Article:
An earlier permit allowed for the demolition of the back wall, and on Saturday, two pieces of heavy equipment sat in the alley behind what was a front wall and two partial side walls, but no permit had been requested for the front wall. That is, until this week.
"I filed to demolish the front wall at the city engineer's office," said the music hall's owner Christine Scott. "The decision will be made by the Design and Review Board. It's my understanding they meet the third Monday of every month, and the next meeting will not be until May 19."
A member of that board, Kirk Donges, opposes the demolition of the front facade.
"It's unfortunate to tear down any of it, but we understand - with the fire - that the brick is probably pretty brittle now, the structure for the roof is all gone, basically. It would take a lot more to rebuild from what's there than maybe to build something new onto the front," Donges said. "In our minds before, the important piece has been the fabric there along Gallia Street - the fabric of the streetscape there along with the esplanade. He (Lee Scott) spent a lot of time bringing it back. It was hidden for years, what the front looked like, and it wasn't affected at all by the fire."
Donges said he believes with no authorization in place to destroy the front of the building, there is an opportunity to save a piece of history.
"We have a chance here to save that piece of fabric, and the history of the city, and then maybe somebody will then want to do something with the back of it, rebuild an auditorium, or find another use for it," he said. "We just don't want to keep losing these historic buildings in the city."
Christine Scott said she considers the idea of maintaining the front when the other walls have been demolished as "impractical, because of the damage from the fire and resultant mildew."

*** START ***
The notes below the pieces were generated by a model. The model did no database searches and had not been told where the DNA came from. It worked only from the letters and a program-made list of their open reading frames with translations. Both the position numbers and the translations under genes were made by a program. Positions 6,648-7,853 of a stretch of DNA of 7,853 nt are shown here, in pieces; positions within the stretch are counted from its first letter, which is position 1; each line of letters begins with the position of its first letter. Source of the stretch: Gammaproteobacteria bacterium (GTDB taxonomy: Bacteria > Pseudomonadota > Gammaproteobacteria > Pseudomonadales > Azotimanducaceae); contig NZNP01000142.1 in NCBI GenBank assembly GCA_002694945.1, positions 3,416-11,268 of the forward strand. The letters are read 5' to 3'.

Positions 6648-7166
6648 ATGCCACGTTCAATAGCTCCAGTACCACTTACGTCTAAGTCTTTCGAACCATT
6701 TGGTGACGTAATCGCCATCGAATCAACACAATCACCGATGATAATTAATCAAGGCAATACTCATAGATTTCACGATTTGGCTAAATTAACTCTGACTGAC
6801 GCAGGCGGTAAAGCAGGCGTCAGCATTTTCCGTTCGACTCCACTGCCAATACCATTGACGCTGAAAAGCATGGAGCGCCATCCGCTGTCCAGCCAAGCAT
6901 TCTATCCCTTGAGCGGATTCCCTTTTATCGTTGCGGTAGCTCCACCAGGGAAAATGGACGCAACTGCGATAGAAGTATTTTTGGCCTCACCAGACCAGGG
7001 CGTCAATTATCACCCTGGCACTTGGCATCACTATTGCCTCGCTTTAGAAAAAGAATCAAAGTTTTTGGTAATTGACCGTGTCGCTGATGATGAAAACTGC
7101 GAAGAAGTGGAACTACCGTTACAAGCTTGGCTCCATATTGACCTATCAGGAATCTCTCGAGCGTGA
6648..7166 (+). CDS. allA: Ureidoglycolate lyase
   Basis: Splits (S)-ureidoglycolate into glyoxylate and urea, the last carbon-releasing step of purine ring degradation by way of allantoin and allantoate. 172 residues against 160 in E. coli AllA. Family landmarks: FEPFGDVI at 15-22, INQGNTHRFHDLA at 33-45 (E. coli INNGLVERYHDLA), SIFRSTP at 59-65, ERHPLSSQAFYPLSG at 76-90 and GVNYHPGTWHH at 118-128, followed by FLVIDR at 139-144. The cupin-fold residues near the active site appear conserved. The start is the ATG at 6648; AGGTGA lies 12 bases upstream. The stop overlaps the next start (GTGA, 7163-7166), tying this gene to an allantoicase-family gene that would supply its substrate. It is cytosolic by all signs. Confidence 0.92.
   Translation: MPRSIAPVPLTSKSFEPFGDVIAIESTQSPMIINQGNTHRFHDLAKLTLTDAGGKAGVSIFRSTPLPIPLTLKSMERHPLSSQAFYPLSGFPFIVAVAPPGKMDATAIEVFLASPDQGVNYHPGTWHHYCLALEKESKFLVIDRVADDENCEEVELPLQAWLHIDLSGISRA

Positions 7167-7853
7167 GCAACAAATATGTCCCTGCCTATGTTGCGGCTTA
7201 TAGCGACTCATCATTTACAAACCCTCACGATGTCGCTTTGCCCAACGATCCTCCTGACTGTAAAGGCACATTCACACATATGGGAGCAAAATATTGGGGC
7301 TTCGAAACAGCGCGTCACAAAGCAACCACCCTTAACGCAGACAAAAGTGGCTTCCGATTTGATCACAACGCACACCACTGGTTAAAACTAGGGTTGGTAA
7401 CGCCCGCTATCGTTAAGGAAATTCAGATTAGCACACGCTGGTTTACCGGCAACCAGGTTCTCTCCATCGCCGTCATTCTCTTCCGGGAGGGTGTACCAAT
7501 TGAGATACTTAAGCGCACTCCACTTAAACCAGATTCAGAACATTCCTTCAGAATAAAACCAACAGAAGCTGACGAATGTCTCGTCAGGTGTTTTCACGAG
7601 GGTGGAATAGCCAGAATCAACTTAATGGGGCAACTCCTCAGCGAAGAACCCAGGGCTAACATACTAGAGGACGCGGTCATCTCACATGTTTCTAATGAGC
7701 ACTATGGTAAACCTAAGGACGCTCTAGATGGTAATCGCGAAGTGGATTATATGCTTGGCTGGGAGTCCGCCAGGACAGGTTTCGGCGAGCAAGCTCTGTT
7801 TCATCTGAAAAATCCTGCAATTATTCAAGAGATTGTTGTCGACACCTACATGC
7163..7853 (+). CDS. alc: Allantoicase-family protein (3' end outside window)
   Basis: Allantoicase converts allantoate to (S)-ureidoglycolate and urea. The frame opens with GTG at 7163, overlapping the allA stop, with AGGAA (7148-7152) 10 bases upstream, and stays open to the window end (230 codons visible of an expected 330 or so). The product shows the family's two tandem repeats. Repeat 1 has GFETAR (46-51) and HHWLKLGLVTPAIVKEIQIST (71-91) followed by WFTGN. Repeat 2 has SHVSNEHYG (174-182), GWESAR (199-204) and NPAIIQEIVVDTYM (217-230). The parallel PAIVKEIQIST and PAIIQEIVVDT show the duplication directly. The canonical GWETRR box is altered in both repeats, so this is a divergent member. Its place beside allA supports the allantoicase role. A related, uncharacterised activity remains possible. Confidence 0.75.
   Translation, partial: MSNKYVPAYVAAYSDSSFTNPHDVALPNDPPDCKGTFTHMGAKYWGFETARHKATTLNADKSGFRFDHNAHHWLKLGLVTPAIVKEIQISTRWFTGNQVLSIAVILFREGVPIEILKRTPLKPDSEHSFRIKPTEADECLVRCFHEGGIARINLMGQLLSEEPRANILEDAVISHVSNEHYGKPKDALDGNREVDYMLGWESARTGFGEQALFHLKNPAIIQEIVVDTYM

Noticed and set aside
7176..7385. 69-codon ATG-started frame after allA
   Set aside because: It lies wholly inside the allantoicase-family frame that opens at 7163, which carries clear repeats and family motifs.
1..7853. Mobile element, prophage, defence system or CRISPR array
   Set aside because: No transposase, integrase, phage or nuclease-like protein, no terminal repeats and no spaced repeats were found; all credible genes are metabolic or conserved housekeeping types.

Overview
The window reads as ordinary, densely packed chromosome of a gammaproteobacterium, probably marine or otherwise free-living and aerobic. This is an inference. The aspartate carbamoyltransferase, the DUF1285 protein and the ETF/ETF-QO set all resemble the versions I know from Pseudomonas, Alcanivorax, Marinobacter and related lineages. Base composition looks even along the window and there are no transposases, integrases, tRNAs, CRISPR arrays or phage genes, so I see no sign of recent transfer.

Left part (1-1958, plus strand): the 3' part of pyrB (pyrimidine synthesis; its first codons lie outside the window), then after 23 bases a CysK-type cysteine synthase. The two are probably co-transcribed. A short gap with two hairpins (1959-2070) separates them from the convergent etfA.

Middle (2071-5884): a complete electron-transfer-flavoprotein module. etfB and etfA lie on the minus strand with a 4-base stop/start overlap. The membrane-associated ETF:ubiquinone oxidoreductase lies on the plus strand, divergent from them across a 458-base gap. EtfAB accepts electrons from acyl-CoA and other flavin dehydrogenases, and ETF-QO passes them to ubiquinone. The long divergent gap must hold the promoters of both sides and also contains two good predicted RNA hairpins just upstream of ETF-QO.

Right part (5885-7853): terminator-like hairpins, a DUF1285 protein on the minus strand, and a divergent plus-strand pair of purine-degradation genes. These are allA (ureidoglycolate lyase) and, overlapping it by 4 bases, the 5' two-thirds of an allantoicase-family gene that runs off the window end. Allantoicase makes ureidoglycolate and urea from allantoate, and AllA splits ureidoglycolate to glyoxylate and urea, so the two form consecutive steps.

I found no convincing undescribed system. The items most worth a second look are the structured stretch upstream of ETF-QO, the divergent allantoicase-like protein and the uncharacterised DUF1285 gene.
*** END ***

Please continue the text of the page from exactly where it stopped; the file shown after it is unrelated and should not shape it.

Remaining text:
"There was this idea that was placed out there that we would donate it to the city, and a portion of our insurance proceeds that we received," she said. "But if the city wasn't willing to take it, it is kind of hard to find someone in this town with the resources to do it. It's going to be a lot of work - a lot of work and a lot of expense."
Earlier, Scott used a portion of the insurance payoff to pay back $188,891.97, borrowed from the city's Business Revolving Loan Fund.
Scott said the purpose for asking for the demolition of the back wall came from the condition of that wall following the fire in late October 2007, that nearly destroyed the structure hours after a concert. Fire officials declared the wall unsafe, leading to steps to bring it down.
Local, state and federal authorities have ruled the fire was caused by arson, and an investigation is ongoing.
So what is Scott's next step?
"If the talks do not resume with the city to donate it to like the Arts Council, which is what we wanted to do - donate it to the city and let the Arts Council or some other division of the city take over that part," she said. "If they (the Arts Council) would use it, I would assume they would, being a non-profit organization, have access to grants and things like that, that would pay for the great expense it would take to rehab that portion of the building."
Donges said the status of the request is it will be reviewed at the May 19, meeting of the Design and Review Board.
"We get together once a month to go over any applications within the district, to approve them or not approve them," he said. "Now that she has submitted it within a two-week time period of the cutoff date, then we will review it at the May meeting."